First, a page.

D-Rei. Doremi Fasol Latido? Maybe I’m over thinking the title of this album but when opening track ‘Stare At The Water’ hits its stride and Black Space Riders heavily Hawkwind influenced space rock bursts out it really was my first thought. Not to confuse you, but there is way more to this lot than just a fetish for those in search of space. There’s Monster Magnet in there too, an affection for stoner boogie and… Maiden-esque twin lead duelling (seriously. Yeah it shocked me too). With weird lyrics, mentions of sonic wars and a driving style it’s a great opener and really gets my hopes running away with themselves.
Varied too. Second track ‘Bang Boom War (Outside My Head) ‘ is a gravelly stomp of a song at first (the kind that too often stoner fans think of as doom) that slides into a more bulldozing bass ‘n’ space workout. And more sonic war lyrics (concept album ahoy!) With repeated listening this is where I realise the huge strength of the band lie; in these great space rock rumbling, driving riff workouts. ‘Rising From The Ashes Of Our World ‘ on the other hand showcases their weaknesses; despite some effectively used vocals crying out, the song kind of flounders in ineffective fury until about halfway in it mellows out. Then it rides some great guitar lines into a melancholy but determined break that ends in a maelstrom of space warped goodness. The first part set no scene and added no narrative and so simply wastes time for me. Note that. It’s important.
We then get four minutes forty seven seconds of on-a-nod, heads down tripped out hypnotic buzzing brilliance. ‘Give Gravitation To The People’ is a time warp head fuck gravity tunnel sucking you in and never letting go. The riff just spirals and turns and pulls and disorientates and the like Cathedral’s ‘Ride’ is the best riff Sabbath never wrote, this is the best one Hawkwind never wrote.
Which makes this album, and potentially this band so utterly annoying and frustrating. They have a borderline brilliance for involving, emotional melodic space rock gone stoner boogie on the fine ‘Temper Is Rising’ for example (and a surprising Iron Maiden touch for guitar breaks, again surfacing on the rather good ‘Way To Me’.) Their touch perfect quiet songs like ‘I See’ is exemplary. Oh, and a varied vocal approach that touches on Front 242 territory at times really works for me too. They also have an unfortunate habit of flabby song-writing. Some tracks are throwaway or forgettable (‘Major Tom Waits’, though the title is at least amusing), or even irritatingly pointless (the closing ten minute track ‘The Everlasting Circle Of Infinity’ I guess at least feels like the title…).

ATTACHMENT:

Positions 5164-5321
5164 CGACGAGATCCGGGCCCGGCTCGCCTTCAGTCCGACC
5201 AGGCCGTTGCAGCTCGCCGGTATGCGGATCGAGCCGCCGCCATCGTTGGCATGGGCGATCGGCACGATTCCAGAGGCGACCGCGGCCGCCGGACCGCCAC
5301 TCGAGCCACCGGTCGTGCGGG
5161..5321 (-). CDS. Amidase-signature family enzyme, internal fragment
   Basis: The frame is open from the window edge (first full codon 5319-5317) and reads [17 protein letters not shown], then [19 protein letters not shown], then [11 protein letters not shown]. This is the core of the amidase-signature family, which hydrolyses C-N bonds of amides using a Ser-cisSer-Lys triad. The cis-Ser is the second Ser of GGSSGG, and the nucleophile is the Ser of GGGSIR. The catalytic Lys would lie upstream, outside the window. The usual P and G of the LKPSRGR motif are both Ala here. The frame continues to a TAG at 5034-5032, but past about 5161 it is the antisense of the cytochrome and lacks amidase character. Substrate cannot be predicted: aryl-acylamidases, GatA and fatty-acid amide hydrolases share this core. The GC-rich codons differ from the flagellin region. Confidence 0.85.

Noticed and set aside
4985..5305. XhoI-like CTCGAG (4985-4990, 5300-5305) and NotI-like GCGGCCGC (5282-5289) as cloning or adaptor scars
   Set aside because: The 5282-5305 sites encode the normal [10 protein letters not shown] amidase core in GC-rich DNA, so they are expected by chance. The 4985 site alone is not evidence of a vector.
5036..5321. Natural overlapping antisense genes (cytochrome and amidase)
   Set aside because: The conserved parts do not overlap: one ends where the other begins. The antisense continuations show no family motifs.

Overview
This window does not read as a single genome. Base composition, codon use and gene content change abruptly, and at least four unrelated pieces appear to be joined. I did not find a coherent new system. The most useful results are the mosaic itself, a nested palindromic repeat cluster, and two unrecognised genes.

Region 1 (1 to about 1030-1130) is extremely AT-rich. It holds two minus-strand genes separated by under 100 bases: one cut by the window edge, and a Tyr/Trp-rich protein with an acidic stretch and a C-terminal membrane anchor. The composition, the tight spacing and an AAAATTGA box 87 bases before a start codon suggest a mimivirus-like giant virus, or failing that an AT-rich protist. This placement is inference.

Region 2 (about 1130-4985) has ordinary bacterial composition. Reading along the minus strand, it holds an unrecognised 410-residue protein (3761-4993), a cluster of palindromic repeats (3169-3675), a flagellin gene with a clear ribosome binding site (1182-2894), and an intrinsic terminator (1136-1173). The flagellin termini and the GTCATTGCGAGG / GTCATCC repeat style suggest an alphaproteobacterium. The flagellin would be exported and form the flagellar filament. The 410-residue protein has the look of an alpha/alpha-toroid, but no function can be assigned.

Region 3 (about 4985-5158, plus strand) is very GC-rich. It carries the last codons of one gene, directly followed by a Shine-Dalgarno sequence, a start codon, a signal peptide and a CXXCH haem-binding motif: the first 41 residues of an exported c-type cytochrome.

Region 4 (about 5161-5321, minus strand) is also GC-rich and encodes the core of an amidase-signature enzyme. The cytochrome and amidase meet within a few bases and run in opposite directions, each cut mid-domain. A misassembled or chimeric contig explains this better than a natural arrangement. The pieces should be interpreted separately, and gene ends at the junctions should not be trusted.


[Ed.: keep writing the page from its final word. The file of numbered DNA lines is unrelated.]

I feel I may come across as overly harsh, but that’s because when they are good, Black Space Riders are just about one of the best Space Rock Bands I’ve heard in a goddamned age. They have a feel for the riff and the gravity, well pull the slingshot into high tempo, the placid waters of deep space calm. They have it all in their hands. All. But here they smother forty five minutes of potential brilliance in an album Seventy Five Minutes Long! Seventy five. You need a bloody good reason for an album that long and Black Space Riders don’t make that case here. The last album I heard approaching that long that needed it was The Axis Of Perdition’s ‘Urfe’ and a) most people would virulently disagree that it justified it and b) even half those of us who do might argue it isn’t exactly normal music. Basically if they were a writer, Black Spare Riders would need a good editor, and this is therefore a reason, for once, against what is essentially a self-release. A record company might, just might, have suggested restraint.
So there you go. Take your choice. A band who can be (and I’m sure in the future will be) truly exceptional. Just here too much leaves me too bloated to fully enjoy the excellent parts.